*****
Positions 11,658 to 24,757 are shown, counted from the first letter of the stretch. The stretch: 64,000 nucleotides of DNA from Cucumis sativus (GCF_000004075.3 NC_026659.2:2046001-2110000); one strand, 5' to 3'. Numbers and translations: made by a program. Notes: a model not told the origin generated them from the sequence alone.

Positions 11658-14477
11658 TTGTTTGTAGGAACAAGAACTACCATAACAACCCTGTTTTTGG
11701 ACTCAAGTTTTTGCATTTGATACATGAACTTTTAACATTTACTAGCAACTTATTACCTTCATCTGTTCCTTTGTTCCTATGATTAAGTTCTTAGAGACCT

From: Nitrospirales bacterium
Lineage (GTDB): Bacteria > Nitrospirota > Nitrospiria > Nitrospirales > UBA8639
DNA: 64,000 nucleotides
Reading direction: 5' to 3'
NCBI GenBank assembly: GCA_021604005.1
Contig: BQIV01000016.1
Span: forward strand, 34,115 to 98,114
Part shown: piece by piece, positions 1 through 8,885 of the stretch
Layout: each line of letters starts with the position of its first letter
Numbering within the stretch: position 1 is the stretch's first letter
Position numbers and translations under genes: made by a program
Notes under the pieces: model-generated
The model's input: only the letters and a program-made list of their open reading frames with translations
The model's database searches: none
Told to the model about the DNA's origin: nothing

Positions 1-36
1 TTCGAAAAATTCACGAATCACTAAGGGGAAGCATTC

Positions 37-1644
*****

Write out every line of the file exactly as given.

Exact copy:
Positions 11,658 to 24,757 are shown, counted from the first letter of the stretch. The stretch: 64,000 nucleotides of DNA from Cucumis sativus (GCF_000004075.3 NC_026659.2:2046001-2110000); one strand, 5' to 3'. Numbers and translations: made by a program. Notes: a model not told the origin generated them from the sequence alone.

Positions 11658-14477
11658 TTGTTTGTAGGAACAAGAACTACCATAACAACCCTGTTTTTGG
11701 ACTCAAGTTTTTGCATTTGATACATGAACTTTTAACATTTACTAGCAACTTATTACCTTCATCTGTTCCTTTGTTCCTATGATTAAGTTCTTAGAGACCT

From: Nitrospirales bacterium
Lineage (GTDB): Bacteria > Nitrospirota > Nitrospiria > Nitrospirales > UBA8639
DNA: 64,000 nucleotides
Reading direction: 5' to 3'
NCBI GenBank assembly: GCA_021604005.1
Contig: BQIV01000016.1
Span: forward strand, 34,115 to 98,114
Part shown: piece by piece, positions 1 through 8,885 of the stretch
Layout: each line of letters starts with the position of its first letter
Numbering within the stretch: position 1 is the stretch's first letter
Position numbers and translations under genes: made by a program
Notes under the pieces: model-generated
The model's input: only the letters and a program-made list of their open reading frames with translations
The model's database searches: none
Told to the model about the DNA's origin: nothing

Positions 1-36
1 TTCGAAAAATTCACGAATCACTAAGGGGAAGCATTC

Positions 37-1644